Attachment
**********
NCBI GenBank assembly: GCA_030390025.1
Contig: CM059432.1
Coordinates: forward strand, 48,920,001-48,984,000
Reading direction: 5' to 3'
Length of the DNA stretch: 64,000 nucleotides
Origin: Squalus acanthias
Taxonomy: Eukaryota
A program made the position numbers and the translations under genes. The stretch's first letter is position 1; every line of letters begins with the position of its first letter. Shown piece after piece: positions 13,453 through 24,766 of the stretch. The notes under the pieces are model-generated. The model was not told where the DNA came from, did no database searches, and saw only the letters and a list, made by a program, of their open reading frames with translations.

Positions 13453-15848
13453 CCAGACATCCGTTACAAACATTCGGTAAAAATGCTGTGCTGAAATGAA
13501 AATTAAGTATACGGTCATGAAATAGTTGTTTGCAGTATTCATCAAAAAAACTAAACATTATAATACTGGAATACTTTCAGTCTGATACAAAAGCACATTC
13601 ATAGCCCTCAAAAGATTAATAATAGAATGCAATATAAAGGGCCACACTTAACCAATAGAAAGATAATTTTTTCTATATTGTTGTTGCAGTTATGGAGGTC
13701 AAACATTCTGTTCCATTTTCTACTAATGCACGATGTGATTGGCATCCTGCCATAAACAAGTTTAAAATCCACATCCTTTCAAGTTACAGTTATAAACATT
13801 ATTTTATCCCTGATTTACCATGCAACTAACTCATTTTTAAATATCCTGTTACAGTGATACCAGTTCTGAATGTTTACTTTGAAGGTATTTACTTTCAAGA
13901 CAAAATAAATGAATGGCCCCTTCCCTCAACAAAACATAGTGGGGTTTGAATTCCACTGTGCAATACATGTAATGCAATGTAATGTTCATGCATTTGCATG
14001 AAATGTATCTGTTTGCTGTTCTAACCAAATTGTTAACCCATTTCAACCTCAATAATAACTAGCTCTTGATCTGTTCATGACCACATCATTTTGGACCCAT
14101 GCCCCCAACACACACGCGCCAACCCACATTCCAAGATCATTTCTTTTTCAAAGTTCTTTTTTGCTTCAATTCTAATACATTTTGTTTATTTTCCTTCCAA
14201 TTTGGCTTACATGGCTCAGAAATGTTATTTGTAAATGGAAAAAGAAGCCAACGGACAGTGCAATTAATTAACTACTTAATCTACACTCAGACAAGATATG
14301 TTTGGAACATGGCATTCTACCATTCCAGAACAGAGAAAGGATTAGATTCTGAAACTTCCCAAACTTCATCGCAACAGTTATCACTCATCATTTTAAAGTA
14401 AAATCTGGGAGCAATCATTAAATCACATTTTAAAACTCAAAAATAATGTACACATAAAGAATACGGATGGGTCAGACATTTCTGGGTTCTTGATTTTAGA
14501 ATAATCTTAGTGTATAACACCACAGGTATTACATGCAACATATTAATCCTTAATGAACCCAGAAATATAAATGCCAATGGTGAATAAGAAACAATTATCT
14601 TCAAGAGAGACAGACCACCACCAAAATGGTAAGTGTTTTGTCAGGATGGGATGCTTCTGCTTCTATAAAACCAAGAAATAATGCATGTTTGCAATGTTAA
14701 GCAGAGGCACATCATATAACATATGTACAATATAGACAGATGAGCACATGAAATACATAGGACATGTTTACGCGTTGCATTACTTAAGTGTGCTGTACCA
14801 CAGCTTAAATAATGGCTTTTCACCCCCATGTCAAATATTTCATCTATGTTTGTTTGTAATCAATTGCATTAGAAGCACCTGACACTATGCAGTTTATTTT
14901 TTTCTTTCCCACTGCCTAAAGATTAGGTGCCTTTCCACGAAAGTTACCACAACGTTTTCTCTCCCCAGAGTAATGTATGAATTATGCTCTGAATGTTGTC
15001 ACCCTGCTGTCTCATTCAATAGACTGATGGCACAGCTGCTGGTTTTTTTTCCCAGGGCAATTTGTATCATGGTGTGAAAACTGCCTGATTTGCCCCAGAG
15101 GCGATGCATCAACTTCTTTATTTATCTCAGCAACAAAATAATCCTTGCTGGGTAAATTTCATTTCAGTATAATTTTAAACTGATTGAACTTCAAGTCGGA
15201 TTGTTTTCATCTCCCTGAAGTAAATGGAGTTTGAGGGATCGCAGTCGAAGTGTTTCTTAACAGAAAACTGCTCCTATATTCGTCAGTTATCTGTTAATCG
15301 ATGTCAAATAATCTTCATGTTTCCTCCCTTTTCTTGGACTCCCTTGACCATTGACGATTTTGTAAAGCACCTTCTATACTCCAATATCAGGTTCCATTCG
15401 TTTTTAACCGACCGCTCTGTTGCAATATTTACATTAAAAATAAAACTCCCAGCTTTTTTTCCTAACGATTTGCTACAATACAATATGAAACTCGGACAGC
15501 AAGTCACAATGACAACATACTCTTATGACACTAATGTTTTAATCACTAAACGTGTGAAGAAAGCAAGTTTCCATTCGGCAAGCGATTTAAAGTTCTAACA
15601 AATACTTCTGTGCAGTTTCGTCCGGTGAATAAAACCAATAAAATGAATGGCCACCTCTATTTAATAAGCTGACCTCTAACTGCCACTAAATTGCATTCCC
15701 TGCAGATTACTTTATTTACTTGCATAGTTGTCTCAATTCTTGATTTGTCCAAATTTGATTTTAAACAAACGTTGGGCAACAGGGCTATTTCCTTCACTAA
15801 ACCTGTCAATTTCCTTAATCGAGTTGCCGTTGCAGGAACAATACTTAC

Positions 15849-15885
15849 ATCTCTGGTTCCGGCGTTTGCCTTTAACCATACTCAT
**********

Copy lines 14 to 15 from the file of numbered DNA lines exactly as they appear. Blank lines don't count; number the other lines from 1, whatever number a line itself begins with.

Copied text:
13801 ATTTTATCCCTGATTTACCATGCAACTAACTCATTTTTAAATATCCTGTTACAGTGATACCAGTTCTGAATGTTTACTTTGAAGGTATTTACTTTCAAGA
13901 CAAAATAAATGAATGGCCCCTTCCCTCAACAAAACATAGTGGGGTTTGAATTCCACTGTGCAATACATGTAATGCAATGTAATGTTCATGCATTTGCATG